Link to this page: https://www.socialistparty.org.uk/issue/751/16081
As Gove attacks teachers: NUT leaders - delay no longer
Call action now
Linda Taaffe, Member of the NUT national executive 1998-2008
The national executive of the National Union of Teachers (NUT) recently voted by the narrowest of margins, 22-20, to delay strike action against education minister Michael Gove's performance related pay (PRP) proposals.
Now a lively, and unfortunately, sometimes acrimonious, debate has broken out among the left in the NUT.
Some believe that most NUT teachers won't take action alone. They want the other big teaching union NASUWT to join them.
Socialist Party teachers say joint action would be great - but no automatic guarantee of success. And, more importantly, we cannot wait.
30 November 2011 (N30) - an historic day when 27 unions went out on strike to stop pension cuts - is an indication of what is possible.
However, this marvellous day was squandered because it was not followed through due to the faint-hearted leaders of some unions.
The result has been devastating not only as pension cuts bite, but also it has helped undermine the belief that unions can ever win, even among some union activists.
Desire for unity
The desire for everyone to act together is huge, and something we try to develop all the time. That is the reason why the National Shop Stewards Network and the Socialist Party campaign for the TUC to implement its congress decision to begin the first moves to organise a national public/private sector strike.
The fact that the NASUWT did not support this motion, even though the usually more cautious and sometimes downright treacherous union leaderships like Unison voted in favour, was an early indicator of their attitude towards strike action.
The NUT and NASUWT are currently running an "historic joint campaign" on workload, which is the number one burden facing all teachers.
Yet this limited 'action short of strike action' has not affected the real workload of the vast majority of teachers. They are still putting in 60-70 hours a week.
Gove has openly declared war on teachers. The coalition defeated us on pensions, now they are coming for our pay, and in some areas are trying to break facility time agreements to further hamstring school unions.
The NUT leadership must immediately put all teachers on a war footing. We recognise that readiness to go for action varies.
Union membership may be high with more than 250,000 in England and Wales, but active participation is very low.
It is the job of leaders, not to accommodate to the slowest ship in the convoy, but to lead from the front and go all out to explain why action is the only way.
Teachers need to know that their leaders are determined, not half-hearted.
The mood of anger in the staffrooms should be the barometer, not the fear at sparsely attended union association meetings.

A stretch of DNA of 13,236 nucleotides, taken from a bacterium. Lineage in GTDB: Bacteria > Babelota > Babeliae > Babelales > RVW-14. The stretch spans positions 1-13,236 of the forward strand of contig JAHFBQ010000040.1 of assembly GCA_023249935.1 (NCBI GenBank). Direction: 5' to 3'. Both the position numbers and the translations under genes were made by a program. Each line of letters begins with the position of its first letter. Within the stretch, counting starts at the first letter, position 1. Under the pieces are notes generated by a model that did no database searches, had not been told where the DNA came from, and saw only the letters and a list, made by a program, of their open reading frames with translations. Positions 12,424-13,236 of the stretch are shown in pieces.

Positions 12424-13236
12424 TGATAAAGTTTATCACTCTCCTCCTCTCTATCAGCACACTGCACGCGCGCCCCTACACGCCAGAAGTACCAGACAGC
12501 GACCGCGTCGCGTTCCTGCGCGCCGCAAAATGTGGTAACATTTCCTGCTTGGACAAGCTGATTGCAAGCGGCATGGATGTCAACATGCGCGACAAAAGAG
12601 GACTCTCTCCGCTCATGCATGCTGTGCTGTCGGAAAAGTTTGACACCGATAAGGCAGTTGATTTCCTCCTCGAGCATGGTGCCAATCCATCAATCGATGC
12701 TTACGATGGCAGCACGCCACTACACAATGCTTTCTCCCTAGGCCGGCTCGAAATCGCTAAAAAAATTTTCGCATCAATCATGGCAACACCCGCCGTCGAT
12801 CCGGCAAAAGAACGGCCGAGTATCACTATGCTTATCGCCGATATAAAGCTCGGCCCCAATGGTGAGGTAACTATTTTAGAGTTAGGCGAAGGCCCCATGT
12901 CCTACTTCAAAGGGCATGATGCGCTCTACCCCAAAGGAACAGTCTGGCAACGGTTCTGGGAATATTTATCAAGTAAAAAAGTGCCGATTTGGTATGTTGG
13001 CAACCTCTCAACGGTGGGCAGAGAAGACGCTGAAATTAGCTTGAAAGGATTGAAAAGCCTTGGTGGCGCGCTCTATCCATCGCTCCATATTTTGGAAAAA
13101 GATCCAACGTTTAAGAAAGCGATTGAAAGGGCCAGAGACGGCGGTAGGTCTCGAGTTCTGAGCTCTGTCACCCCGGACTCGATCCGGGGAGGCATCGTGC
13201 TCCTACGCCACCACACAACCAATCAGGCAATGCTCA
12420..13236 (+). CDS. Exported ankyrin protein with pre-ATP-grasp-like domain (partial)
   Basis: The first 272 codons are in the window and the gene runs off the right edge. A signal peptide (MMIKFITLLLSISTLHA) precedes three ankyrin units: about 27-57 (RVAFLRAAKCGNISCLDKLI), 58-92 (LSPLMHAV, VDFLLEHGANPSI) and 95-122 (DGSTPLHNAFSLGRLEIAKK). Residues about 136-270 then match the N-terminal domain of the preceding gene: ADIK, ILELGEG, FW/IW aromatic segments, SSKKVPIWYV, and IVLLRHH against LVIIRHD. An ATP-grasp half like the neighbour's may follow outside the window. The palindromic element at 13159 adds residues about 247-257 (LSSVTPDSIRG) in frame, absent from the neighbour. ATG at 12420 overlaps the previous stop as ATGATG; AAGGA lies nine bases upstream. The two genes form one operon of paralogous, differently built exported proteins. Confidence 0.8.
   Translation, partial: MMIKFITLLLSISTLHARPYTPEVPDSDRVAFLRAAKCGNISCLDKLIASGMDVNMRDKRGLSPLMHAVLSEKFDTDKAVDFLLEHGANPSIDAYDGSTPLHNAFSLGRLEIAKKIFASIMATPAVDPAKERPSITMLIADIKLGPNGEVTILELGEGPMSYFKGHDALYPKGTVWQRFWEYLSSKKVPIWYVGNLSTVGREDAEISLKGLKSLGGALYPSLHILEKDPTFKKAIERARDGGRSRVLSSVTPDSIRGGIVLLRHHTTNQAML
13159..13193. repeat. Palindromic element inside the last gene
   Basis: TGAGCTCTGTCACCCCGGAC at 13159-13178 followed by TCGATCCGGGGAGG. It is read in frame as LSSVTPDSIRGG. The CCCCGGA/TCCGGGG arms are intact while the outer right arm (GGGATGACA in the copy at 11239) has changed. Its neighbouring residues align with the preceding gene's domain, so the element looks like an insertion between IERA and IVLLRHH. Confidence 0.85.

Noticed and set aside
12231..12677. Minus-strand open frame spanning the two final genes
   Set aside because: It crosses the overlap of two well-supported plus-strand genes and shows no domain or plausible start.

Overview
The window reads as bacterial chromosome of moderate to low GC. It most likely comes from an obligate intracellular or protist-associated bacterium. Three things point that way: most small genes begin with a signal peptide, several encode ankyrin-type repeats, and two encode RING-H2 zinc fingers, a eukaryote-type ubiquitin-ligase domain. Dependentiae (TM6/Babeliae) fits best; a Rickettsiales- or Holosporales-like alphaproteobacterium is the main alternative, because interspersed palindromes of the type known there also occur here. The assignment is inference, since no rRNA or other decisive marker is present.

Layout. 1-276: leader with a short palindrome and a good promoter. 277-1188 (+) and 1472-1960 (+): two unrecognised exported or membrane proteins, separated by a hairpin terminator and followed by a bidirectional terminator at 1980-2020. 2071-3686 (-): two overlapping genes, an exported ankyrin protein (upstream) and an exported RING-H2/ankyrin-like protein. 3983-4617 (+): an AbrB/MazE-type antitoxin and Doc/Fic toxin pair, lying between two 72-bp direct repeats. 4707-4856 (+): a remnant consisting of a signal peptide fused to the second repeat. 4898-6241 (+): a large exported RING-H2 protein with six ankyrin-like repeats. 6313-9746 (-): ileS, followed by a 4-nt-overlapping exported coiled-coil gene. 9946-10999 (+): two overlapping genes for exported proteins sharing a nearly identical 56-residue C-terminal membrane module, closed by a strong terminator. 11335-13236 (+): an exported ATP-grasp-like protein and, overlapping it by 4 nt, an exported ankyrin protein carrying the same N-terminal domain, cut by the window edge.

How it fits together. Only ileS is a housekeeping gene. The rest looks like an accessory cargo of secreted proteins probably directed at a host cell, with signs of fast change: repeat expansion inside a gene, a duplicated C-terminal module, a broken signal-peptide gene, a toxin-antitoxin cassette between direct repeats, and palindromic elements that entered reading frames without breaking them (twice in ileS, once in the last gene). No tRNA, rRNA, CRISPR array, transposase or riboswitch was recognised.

The union must gear all resources to wage a campaign to help teachers see why they need to be actively involved.
The prospect of real action forces the issues into focus. When our members go on strike it is headline news.
The government and media try to turn parents against us, but we must answer the lies vigorously and go onto the offensive.
Working class parents know all about wage freezes and bullying bosses. Every strike day must be used to bring parents and the whole community to our side.
Once action starts we could encourage unions in other sectors to discuss the possibilities of organising joint strike days.
There is no middle ground between striking and not striking. No smart or imaginative way to strike without losing pay.
Calling strike action means that after the first initial day of protest and demonstrations the real war begins. Teachers need to do whatever helps them win.
Take a leaf out of the book of the battle of the 'sparks', construction electricians. After a long and bitter campaign last year of picketing and determined actions through Unite, they stopped ruthless and powerful construction companies from breaking national wage agreements that would see their pay reduced by 25%.
The NUT national executive members cannot delay. The campaign must get started now. We appeal to all teachers to come and lobby the executive on 27 February.
The executive members alone have the power to launch a mighty force. Those lefts who object to this lobby are wrong. Why not lobby all executive members; why not engage them directly?
Those NUT members in Liverpool can also vote for Peter Glover in the current executive byelection to ensure the left is strengthened.
Some on the left are counterposing a lobby of Gove at the Department for Education on 13 March. This may be one useful way of getting teachers mobilised.
But no matter how many hundred teachers turn out in Gove masks, and get TV coverage, the man and his government are not going to fall down and give in. It is the NEC that has the power to fire the starting gun for real action.
The NUT was formed in the latter part of the 19th century in the fight against PRP at a time when other sectors were establishing unions to stop greedy bosses driving workers into the ground.
In times of economic upswing unions took action to win pensions, holiday and sick pay - and the NUT benefited too.
Now all these gains are under serious threat. The very existence of our union is threatened.
We read with admiration about past struggles for better pay and conditions. It is our turn to continue that tradition.
The most reluctant teachers can learn to struggle - and the younger teachers can learn fast!
Lobby the NUT executive
27 February 5pm, Hamilton House, Mabledon Place, London WC1H 9BD
In The Socialist 6 February 2013:
Socialist Party NHS campaigning
Socialist Party news and analysis
Socialist Party feature
Socialist Party reviews and comments
Socialist Party reports and campaigns
Socialist Party workplace news
International socialist news and analysis